addiction definition

Over 19 million Americans struggle with substance addiction, costing the U.S. an estimated $6.6 billion in 2022 for substance use prevention along with millions and billions more appropriated funding for mental health care and state-level opioid epidemic response programs (SAMHSA).

Is Addiction a Disease?

Diseases are characterized as having a physiological or biological basis. They typically have a specific cause such as infection, genetic mutation, or injury. Following the medical model of addiction, some substances are believed to have biological and genetic underpinnings (American Psychiatric Association, 2013).

The National Institute on Drug Abuse (NIDA) and National Institute on Alcohol Abuse and Alcoholism (NIAAA) characterize substance abuse as a disease, comparing it to diabetes, asthma, and heart disease (Branch, 2011). A disease can change the way an organ functions, sometimes permanently with risk of relapse in recovery. The idea of addiction being a chronic disease of the brain organ stems from the notion that while diseases may have treatment, they do not have cures.

To illustrate, problematic alcohol use is closely linked to ADH1B and ALDH2 genes (Slaughter, 2024). In fact, genes and genes expressed (due to environment) account for 40 to 60 percent of a person’s risk of addiction (National Institute on Health). Signs and symptoms of a disease can usually be detectable or seen. There may be tests or a diagnostic criteria for assessing the disease. Addiction is viewed as a medical disease due to changes in the brain’s reward, stress, and motivation systems. These changes contribute to compulsive substance seeking and use despite negative consequences affecting various domains of one’s life (e.g. occupational, social). Treatment is available to foster the disease to go into remission. However, if steps aren’t taken to strengthen maintenance of disease remission then relapse is highly possible.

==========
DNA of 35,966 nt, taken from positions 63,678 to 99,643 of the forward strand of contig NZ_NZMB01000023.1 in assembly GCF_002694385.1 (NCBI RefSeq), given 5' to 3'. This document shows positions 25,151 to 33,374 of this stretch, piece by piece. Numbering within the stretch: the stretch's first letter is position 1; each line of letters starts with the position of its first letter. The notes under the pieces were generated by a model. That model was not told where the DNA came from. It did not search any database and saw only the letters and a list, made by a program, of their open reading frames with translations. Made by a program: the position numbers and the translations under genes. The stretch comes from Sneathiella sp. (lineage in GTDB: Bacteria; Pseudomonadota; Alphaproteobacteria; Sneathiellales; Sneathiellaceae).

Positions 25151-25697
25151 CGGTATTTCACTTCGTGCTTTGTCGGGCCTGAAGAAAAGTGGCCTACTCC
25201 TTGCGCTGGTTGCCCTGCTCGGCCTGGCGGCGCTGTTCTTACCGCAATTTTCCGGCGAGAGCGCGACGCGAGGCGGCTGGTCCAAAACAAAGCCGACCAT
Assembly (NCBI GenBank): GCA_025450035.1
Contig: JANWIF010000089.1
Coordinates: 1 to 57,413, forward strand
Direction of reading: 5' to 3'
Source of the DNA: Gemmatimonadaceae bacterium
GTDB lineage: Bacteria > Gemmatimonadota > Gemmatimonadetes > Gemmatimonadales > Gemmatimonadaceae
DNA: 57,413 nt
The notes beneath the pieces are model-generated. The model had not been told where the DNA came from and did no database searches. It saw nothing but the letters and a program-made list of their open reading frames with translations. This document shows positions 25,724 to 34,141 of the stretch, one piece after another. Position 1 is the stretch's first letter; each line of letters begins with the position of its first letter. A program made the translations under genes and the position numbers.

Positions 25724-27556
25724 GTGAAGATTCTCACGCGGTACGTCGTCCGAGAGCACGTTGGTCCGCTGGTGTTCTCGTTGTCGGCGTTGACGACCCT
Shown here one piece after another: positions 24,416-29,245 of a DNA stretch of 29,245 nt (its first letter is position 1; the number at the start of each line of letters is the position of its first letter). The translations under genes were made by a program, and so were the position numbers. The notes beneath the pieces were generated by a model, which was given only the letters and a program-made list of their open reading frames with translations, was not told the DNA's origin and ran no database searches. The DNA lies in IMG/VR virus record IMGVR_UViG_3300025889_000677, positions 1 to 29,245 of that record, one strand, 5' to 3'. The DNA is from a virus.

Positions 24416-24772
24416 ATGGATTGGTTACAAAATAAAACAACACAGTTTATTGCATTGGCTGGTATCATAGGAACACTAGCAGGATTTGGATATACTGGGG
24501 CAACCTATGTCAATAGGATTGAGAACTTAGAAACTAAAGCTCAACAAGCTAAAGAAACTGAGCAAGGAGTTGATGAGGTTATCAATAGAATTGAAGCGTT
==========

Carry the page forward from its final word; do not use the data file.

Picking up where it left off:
Limitations of the “Disease” Model:

  • Oversimplifies the complex nature of addiction while offering a limited understanding of how social, psychological, and environmental factors develop the disease
  • Lack of personal responsibility for people struggling with addiction
  • Treatment focuses too much on biological and medical treatments while neglecting other approaches like social support, psychotherapy, and behavioral change
  • Stigma of addiction can label people as “diseased” or “sick”
  • Limited attention to social determinants such as poverty, housing, and employment which can influence trajectory of addiction
  • Treatment primarily focuses on individual-level interventions while neglecting broader population-level and structural interventions

Is Addiction a Disorder?

Disorders are conditions that impair normal functioning or well-being, but might not always have a pathophysiological basis. Disorders can be caused by psychological, behavioral, or environmental factors. The diagnostic criteria often has more gray areas. The signs and symptoms might involve disturbances in thoughts, emotions, or behaviors. The Diagnostic and Statistical Manual of Mental Disorders classifies substance-related addictions as disorders with a standardized diagnostic criteria and threshold for specifying severity based on the number of symptoms endorsed by the affected person (American Psychiatric Association, 2013).

The National Institute on Drug Abuse or NIDA defines addiction as a “chronic, relapsing disorder” of the brain (National Institutes on Health). They assert that the addicted brain develops major changes in function and morphological structure, thus perpetuating “compulsive drug seeking”.